Overview of In-class Teaching Curriculum
What is an Eco-Citizen?
This lesson introduces students to the Urban Waters Civic Action Project (UWCAP). To help students understand UWCAP’s goal and rationale, they are first asked to brainstorm what they believe are the most important traits and characteristics of an effective and influential “eco-citizen” using the categories of SKILLS, ACTIONS, ATTITUDES, AND KNOWLEDGE. Students then discuss the profile of effective eco-citizenship they’ve created and reflect on their own potential to address the issue of water-related pollution in their own communities.
The Hydrologic Cycle and Los Angeles Watersheds
This lesson introduces students to watersheds and the basic hydrologic cycle. Students will learn about their local watershed and describe the components of the water cycle and the water balance equation. Then they will gain insight into the Los Angeles climate and how it affects water sources, especially in light of the ongoing drought. The lesson concludes with an interactive activity where students construct a watershed model to illustrate its functions.
Exploring Urban Waterway Problems
Analyzing Causes & Effects
This lesson introduces students to explore the causes and effects of polluted urban runoff. Students will learn about urban hydrology and compare it with the natural environment to look at the different effects of these two on the water balance equation. Students will then be divided into groups and given handouts where they will have to identify the possible sources and effects of polluted urban runoff. This activity will help them get started on their CAP assignment to narrow down their topic and see how problems relate to one another before moving into policy implications.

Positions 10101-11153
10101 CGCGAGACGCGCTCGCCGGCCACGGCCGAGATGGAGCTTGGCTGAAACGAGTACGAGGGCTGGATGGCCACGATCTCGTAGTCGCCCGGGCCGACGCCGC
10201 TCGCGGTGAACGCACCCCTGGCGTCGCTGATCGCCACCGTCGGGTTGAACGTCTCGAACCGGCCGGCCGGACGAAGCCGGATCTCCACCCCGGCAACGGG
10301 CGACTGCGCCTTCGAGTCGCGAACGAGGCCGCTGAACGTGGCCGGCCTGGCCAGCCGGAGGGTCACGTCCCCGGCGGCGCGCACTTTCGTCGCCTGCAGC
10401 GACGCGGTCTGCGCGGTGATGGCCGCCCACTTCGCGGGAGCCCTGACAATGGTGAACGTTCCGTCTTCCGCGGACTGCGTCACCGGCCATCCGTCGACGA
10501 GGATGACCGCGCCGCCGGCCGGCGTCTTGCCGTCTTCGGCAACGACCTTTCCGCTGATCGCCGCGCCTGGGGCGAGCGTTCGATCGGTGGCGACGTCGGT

Introduction to Water Public Policy
This lesson helps students understand what public policy is and how policy impacts water-related issues in their community. First, students read and discuss a short reading defining policy. Then they discuss policy and its connection to addressing problems and issues. Finally, students work in small groups to examine brief case studies and to evaluate the effectiveness of actual policies designed to address real-world environmental problems.
Lesson 5 Day One
Pollutants and Pollution Indicators
This is the first day of a two-part lesson that introduces students to some of the most common water pollutants and their sources. Students will also learn about pollutant indicators and why scientists rely on these indicators instead of measuring pollution directly. Students will be divided into groups and complete a brief reading about a different pollutant or indicator. They will then record their findings on chart paper and present them to the other groups on the second day.